1.  A year prior to that, on 9/28/1913 the cornerstone for this synagogue was laid.  Grossman’s speech at this time covers the history only since the dedication of the first synagogue in 1902, alluding to a separate history already read which covered the 1893-1902 period.5 He speaks at a fairly high level compared to his other histories, mentioning the other major Jewish organizations founded in Homestead that augmented the congregation’s work.  It was reprinted in its entirety in Homestead’s newspaper.

Since I first read it four years ago, I particularly admired the eloquence of this speech.  If I had written this blog post at that time, I would have quoted a couple of its sections for how they captured the mindset of the community.  But unfortunately, I discovered that most of it is plagiarized!  It was lifted from a published speech given by the national leader of B’nai Brith, whose Homestead chapter was the leading Jewish social organization in the town at that time.  Would other members have recognized the words?  Would they have cared?  I suspect the repurposed sentiments are still accurate for Homestead, though this discovery makes me retract the close-readings I would have shared with you about particular turns of phrase, like how “each group sought to dominate the others, controversies arose, and at times destruction was threatened” might allude to the real story behind a short-lived, breakaway congregation.

  1. Eleven years prior was when the first synagogue was dedicated on 3/31/1902.  This time President Joseph Lasdusky gave the synagogue’s history, summarizing the early years of 1893-1902.

Previous to 1894 when we organized, all the Israelites of this town were isolated from one another. They had no social companionship and no organization, but were strangers in a strange land. They had the desire but not the power to rise socially. They were estranged among themselves, but not with their God.

As with the second synagogue dedication, this one was well-attended by leaders and laymen from the Jewish and non-Jewish communities.  My favorite section of all of the speeches is the following:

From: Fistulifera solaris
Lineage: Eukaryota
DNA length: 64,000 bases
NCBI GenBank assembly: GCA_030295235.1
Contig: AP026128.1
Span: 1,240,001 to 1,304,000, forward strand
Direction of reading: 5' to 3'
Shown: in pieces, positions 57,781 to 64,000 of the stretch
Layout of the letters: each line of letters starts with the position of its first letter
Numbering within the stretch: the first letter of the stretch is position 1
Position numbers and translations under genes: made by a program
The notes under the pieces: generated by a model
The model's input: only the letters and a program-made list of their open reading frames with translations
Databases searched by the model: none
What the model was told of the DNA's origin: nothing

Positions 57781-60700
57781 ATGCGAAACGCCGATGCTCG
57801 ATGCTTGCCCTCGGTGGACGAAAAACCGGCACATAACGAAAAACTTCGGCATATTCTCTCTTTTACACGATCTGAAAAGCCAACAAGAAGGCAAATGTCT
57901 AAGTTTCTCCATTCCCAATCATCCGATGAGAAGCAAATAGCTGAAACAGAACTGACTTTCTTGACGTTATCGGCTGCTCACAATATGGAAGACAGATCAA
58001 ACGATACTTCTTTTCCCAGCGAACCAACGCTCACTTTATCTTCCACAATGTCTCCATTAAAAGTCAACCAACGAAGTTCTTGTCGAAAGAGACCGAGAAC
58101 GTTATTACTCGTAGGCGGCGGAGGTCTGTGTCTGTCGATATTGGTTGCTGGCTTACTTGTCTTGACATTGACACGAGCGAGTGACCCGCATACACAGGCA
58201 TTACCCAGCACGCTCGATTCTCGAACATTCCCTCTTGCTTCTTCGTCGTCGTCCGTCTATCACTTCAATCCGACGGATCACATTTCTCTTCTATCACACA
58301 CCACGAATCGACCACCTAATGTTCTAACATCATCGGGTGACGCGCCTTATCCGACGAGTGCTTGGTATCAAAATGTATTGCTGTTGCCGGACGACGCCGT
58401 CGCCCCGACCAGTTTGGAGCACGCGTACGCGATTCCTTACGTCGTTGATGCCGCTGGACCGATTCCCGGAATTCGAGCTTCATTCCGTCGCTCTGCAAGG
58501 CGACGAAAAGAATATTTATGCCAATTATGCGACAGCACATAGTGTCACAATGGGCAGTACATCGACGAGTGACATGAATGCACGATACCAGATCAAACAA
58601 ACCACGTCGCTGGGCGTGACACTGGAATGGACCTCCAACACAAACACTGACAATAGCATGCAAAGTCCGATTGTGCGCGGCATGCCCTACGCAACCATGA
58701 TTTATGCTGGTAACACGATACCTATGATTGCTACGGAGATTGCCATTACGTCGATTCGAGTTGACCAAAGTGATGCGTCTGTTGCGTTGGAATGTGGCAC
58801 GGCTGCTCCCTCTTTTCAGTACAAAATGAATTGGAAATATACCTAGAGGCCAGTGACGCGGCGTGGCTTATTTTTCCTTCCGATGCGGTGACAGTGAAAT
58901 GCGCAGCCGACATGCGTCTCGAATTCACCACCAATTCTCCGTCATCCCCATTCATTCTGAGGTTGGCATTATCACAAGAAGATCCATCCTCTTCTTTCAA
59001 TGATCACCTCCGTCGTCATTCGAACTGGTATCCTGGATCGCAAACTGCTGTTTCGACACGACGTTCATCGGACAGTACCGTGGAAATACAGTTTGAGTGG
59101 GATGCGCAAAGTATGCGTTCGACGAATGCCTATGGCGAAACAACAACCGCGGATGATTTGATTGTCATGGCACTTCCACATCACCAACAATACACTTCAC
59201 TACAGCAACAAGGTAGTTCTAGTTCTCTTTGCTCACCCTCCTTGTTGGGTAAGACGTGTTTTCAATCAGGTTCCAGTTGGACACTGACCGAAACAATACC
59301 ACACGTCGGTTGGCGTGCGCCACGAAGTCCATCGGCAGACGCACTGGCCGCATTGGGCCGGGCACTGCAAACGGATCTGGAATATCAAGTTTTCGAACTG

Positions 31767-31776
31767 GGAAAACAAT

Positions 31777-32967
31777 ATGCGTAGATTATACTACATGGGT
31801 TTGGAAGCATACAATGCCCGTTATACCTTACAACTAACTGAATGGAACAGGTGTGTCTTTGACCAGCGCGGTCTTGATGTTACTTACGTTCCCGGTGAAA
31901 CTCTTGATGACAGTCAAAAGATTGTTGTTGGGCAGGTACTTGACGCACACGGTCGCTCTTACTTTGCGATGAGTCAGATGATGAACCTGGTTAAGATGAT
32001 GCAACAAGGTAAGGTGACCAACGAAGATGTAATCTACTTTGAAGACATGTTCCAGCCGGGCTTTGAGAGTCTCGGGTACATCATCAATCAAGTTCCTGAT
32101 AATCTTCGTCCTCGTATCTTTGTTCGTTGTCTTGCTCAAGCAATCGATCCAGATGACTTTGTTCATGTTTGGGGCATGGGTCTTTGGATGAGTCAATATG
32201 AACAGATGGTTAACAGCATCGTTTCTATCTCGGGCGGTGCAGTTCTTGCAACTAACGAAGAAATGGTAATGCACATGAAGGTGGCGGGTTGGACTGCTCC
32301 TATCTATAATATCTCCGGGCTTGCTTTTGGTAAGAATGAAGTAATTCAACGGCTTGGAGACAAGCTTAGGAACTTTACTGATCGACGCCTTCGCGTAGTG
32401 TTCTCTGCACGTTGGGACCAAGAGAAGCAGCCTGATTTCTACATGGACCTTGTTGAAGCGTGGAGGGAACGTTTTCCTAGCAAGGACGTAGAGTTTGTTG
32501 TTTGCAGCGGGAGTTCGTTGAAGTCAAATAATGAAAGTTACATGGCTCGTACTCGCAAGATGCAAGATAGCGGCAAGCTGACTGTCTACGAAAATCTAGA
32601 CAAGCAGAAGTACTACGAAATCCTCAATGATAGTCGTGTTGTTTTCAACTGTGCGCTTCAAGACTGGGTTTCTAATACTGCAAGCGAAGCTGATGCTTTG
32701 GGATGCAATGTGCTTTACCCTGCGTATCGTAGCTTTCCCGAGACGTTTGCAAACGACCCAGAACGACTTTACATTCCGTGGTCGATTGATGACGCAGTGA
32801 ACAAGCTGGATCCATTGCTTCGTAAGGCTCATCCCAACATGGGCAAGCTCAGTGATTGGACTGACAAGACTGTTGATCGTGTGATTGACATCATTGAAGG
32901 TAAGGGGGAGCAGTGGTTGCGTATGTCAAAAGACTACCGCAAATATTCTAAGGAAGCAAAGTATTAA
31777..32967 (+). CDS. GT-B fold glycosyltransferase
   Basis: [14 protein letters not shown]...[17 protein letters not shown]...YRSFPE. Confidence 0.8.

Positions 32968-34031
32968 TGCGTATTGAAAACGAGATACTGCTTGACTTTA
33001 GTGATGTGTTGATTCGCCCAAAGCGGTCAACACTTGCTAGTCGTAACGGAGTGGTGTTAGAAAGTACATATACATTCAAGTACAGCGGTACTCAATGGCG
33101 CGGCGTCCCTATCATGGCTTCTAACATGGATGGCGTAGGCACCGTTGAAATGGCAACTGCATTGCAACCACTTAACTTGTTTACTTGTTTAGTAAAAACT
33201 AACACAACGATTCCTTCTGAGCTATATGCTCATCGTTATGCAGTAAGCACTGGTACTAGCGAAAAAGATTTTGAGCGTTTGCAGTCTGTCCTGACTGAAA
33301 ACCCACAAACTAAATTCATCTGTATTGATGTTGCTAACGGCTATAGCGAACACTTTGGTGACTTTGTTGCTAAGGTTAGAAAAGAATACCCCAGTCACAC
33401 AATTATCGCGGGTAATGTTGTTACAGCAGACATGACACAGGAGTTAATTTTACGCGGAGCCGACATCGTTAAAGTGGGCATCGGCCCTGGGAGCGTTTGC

We have also adopted this as our motto: “How Good and pleasant it is when brothers congregate with Unity of thought and unity of action for the promotion of Good.” How well we lived under this banner since our organization we can safely leave to the decision of the good citizens of our town, and we feel that we can say with pride that their verdict must be such as would make any presiding officer proud of his members. We have proof tonight of the respect and esteem in which the Hebrews of Homestead [are] held by our Gentile friends and neighbors, for looking about us we see the most prominent citizens of our town honoring us with their presence at our table, willing to break bread with us and thereby showing that we have their well wishes while we celebrate the dedication of our new synagogue.

These words tug at my heart.  Many of these immigrants even at this early date had respected businesses, but they were still Jews in a town that was struggling to deal with the diversity of people the steel mill attracted.  “Honoring us with their presence,”  “willing to break bread with us”: having non-Jewish leaders, even the mayor, celebrating the community’s establishment must have been something for which these recent immigrants were genuinely grateful. Heartbreakingly grateful, I’d say: this synagogue would be burned in an arson nine years later, and the community would be accused of destroying it for the insurance money.

As we are seeing in our own time, the position of the Jewish community may rise and fall throughout history, but for us there is no “end of history” where old hatreds are truly eradicated.  I wonder if they saw their position in Homestead and in America as secure or insecure.  And do we?  How will history regard their optimistic patriotism?  And ours?  6